Before the inception of the Joint Aviation Authorities, each and every (European) country had its own National Aviation Authority. In the UK: Civil Aviation Authority; in The Netherlands: Rijks Luchtvaart Dienst; in Germany: Luftfahrt Bundesamt (also called the Luftfahrt Behinderungsamt). Each country therefor also had its own national Aviation legislation.

The intention of the JAA was to obtain one European set of Aviation "Requirements". Aviation delegations of associated countries were discussing these requirements, but since governments were NOT involved, they did not instantly become regulations (legislation). Only after - mostly - extensive government involvement and discussions, these requirements could be adopted into national legislation to make it "judge-able". Skelsey pointed this out as well.

Flight Crew licensing, for example, was discussed for many years within the JAA, then another number of years within the Dutch government before it became legislated/regulated. My 1995 Dutch national license was converted into a JAA license in 1999 (?). And in 2014 it then became a EU license. My national and later JAA examiner authorization (representing the government during exams) eventually became a EU examiner certificate, basically making me liable for any damage to people and property.
I don't recall when JAA started discussing JAR-OPS, nor when they implemented it, but my guess on start of the discussion is: 1987 (see quote above). Formulated Requirements: several years later. Implementation within national legislation: again many years later! Individual countries, however, could still choose to stick to their own national legislation. If I remember well, Spain - the government - did not adopt JAR-OPS in the Spanish legislation (until EU-OPS became effective, and to which they eventually had to comply).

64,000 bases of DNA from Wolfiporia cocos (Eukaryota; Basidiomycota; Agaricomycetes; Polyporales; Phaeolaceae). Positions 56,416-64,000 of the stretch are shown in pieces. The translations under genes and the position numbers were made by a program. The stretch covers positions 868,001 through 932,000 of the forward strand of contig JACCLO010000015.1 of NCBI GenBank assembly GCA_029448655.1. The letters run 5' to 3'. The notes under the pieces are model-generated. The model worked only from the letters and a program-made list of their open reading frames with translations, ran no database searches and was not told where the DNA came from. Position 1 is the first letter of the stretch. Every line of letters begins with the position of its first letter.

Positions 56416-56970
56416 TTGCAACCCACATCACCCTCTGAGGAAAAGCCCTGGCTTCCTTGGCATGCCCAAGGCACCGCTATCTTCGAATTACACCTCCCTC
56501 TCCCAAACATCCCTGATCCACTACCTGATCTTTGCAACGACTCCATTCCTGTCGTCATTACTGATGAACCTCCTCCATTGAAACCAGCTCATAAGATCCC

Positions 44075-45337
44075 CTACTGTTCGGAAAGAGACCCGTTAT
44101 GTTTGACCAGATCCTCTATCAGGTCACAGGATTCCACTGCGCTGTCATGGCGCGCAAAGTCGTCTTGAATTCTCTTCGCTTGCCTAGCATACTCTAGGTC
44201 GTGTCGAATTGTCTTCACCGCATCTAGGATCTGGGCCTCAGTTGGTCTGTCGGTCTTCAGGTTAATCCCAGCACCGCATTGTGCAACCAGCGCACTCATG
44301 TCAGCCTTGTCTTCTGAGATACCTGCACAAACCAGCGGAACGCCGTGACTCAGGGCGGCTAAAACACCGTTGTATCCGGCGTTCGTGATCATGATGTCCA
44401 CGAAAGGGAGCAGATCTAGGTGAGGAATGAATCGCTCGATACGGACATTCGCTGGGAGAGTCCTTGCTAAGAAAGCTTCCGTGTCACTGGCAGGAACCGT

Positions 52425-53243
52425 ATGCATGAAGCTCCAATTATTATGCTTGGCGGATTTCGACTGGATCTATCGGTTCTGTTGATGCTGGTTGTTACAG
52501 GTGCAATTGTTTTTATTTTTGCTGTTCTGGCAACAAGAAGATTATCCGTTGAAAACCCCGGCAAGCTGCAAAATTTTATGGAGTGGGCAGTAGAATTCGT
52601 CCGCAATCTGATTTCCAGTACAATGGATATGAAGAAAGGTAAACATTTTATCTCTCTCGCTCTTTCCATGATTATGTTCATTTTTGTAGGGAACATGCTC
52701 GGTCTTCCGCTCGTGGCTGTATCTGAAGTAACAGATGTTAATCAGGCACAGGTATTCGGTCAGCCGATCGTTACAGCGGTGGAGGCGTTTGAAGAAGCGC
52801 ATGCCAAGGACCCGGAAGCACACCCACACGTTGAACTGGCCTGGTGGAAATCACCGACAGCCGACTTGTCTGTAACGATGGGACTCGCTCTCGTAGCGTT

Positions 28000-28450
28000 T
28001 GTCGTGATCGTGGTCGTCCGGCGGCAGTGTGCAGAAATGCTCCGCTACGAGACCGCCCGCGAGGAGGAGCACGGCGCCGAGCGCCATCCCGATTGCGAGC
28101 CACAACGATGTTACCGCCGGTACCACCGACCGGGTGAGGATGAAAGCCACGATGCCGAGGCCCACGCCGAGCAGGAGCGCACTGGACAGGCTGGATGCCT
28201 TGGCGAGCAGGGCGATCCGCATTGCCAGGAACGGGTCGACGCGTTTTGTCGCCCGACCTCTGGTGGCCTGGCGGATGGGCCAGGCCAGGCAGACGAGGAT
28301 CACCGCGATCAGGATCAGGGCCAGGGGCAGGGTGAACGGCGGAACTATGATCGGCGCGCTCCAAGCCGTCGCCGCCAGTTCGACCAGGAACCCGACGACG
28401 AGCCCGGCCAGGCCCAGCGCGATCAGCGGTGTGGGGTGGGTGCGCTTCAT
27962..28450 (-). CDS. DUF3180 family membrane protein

KLM/Martinair Cargo 747's (PH-CKA/CKB/CKC) are from 2003, hence certification through JAR-OPS (the AFM for these aircraft states 365 kts/M0,90). PH-MPS is a BCF-aircraft, that first (1990) flew for Singapore Airlines. Certification through the FAA. It's AFM states 365/M0,92.

The difference might be based on the definition of critical Mach-number, where one definition is "the speed of the aircraft as measured in undisturbed air, expressed as a Mach-number, where the speed of the air over the wings for the first time locally reaches M = 1". No shock waves yet. Another definition describes the speed, where due to shock waves (buffeting) the drag is rapidly increasing and the behavior of the aircraft is effected in roll and pitch (drag divergence critical mach-number). This obviously is at a higher free stream airspeed and is supposed to occur when "delta CD/delta Mach = 0,10.

I had no time yet to see Hardy's modification, but just saw that the numbers have increased again (thank you for those as well).

Regards,
Simon
8
Hangar 7 / Re: VMO on the speed tape - Part 2
« Last post by Hardy Heinlin on Sat, 20 Jul 2019 15:04 »
According to Boeing, the MMO is airline specific. That is, airline specific is just the red tape setting on the PFD. The EICAS overspeed message and siren is triggered at 0.92 in all models, even if the red tape starts at 0.90. This has been proven in Lufthansa sims.

MMO is an aerodynamic limit; if you exceed it, the aircraft may break apart.
An RVSM restriction is a strategic limit; if you exceed it, you may collide with another aircraft.


|-|
9
Hangar 7 / Re: VMO on the speed tape - Part 2
« Last post by VolleyballCALVA on Sat, 20 Jul 2019 14:54 »
I think the VMO is still M 0.92
But within RVSM airspace the Maximum Speed is restricted to M 0.90
That's why it said M 0.90 as Maximum operating speed in FCOM ?
10
Hangar 7 / Re: Multicolor CDU
« Last post by Jeroen Hoppenbrouwers on Fri, 19 Jul 2019 23:58 »
Most likely. If you can reuse software without change, you can also reuse the 25 cm of paperwork that goes with its certification. Unless somebody sees a business or real safety advantage for which there is budget, no go.


Hoppie